Another lawsuit filed against the Sandwich School Committee can be added to the already mounting pile of suits leveled over the past year.
Former school board members S. Aleta Barton and Robert E. Guerin, along with resident Richard W. Augustine of Manor Drive, filed a complaint in Superior Court on May 20 alleging that the school board violated the state’s Open Meeting Law by holding a closed door meeting on Tuesday, May 3, 2011, to discuss an investigative report that concluded that Superintendent of Schools Mary Ellen Johnson had violated the school department’s sexual harassment, bullying, and hazing policy.
In the complaint, the plaintiffs allege that the school board violated state laws by not granting Dr. Johnson’s request for a public meeting to discuss the matter.
The plaintiffs also allege that the meeting violated state laws when the board made a decision to level disciplinary action against Dr. Johnson—namely banning her from the school building except for the hours between 4 PM and 7 PM.
The claim asks that any work conducted at the meeting be null and void and that the governmental body be sanctioned for its violation.
Mr. Augustine said he would, at the very least, like to see the directive issued on May 3 banning the superintendent from the schools be overturned and “wiped off the books.” He said if the committee members are issued a fine for violating the laws, that would be okay, too.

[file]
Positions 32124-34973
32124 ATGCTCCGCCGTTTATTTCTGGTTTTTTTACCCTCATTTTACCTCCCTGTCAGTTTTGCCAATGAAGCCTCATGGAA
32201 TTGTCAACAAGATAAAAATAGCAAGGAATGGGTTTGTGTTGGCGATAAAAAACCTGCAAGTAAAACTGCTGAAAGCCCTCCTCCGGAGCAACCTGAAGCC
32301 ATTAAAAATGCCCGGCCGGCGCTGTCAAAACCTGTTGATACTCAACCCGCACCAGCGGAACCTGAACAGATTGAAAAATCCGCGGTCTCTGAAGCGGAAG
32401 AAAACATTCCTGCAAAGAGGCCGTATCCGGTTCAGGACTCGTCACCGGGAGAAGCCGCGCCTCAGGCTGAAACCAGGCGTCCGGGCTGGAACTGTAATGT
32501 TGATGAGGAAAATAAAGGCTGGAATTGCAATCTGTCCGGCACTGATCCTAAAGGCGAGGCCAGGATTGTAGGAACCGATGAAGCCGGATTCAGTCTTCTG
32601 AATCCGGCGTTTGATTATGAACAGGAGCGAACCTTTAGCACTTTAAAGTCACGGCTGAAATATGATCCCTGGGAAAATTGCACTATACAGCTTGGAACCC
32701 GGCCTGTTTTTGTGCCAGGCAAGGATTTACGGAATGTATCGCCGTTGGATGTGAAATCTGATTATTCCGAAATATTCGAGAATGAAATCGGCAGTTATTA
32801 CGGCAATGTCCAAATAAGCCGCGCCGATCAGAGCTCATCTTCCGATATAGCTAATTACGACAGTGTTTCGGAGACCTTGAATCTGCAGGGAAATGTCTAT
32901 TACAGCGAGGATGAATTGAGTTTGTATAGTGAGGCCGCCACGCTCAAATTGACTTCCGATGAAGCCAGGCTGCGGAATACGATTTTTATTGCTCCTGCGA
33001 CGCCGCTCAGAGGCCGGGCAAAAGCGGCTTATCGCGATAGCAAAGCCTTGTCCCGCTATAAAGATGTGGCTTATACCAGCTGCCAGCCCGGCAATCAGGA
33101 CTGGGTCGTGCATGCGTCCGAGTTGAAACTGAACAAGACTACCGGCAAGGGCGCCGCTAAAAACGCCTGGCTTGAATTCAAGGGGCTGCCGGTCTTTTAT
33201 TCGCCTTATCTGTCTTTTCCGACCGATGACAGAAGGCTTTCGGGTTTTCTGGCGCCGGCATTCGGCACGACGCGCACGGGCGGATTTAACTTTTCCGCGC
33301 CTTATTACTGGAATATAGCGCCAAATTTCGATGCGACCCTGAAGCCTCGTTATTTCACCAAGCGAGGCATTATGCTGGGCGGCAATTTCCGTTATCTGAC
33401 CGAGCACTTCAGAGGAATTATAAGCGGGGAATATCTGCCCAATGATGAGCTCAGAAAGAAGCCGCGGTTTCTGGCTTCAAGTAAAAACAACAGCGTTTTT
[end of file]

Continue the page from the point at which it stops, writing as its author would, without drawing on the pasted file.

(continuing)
According to the school board’s attorney, Joseph A. Emerson Jr., this suit is against the school committee body that is currently in place and will not impact members who are no longer on the board.
In a telephone interview this week, Mr. Guerin would only say that the complaint was filed to determine whether the executive session was a violation of open meeting law. When pressed as to how that posted meeting may have violated the law, Mr. Guerin said, “I’m not having this discussion with you,” and hung up.
Mr. Augustine said the meeting was a violation because it was held in a closed door session, despite Dr. Johnson’s request that it be held in public.
“The superintendent asked for a public meeting with respect to the alleged misconduct. She is entitled to that, and they denied her that right,” Mr. Augustine said.
According to a timeline of events presented by Mr. Emerson, the May 3 meeting was the board’s third attempt to schedule a meeting with Dr. Johnson and her attorney, Paul Nevins, to discuss the investigative report, which was issued on April 5. The report, which was issued by attorney Laurence J. Donoghue, who was hired by the town to investigate a harassment claim leveled against the superintendent by her administrative assistant Joan D. Caulkins, concluded that Dr. Johnson violated the policies she is charged to uphold and recommended that significant disciplinary action be taken.
On April 21, Mr. Nevins notified Mr. Emerson that he would be out of the state until May 2 and asked that the meeting be scheduled after that date and held in open session. On April 26, Mr. Emerson notified Mr. Nevins that the meeting was going to be held on May 3, in open session as requested, and would proceed whether Dr. Johnson attended or not.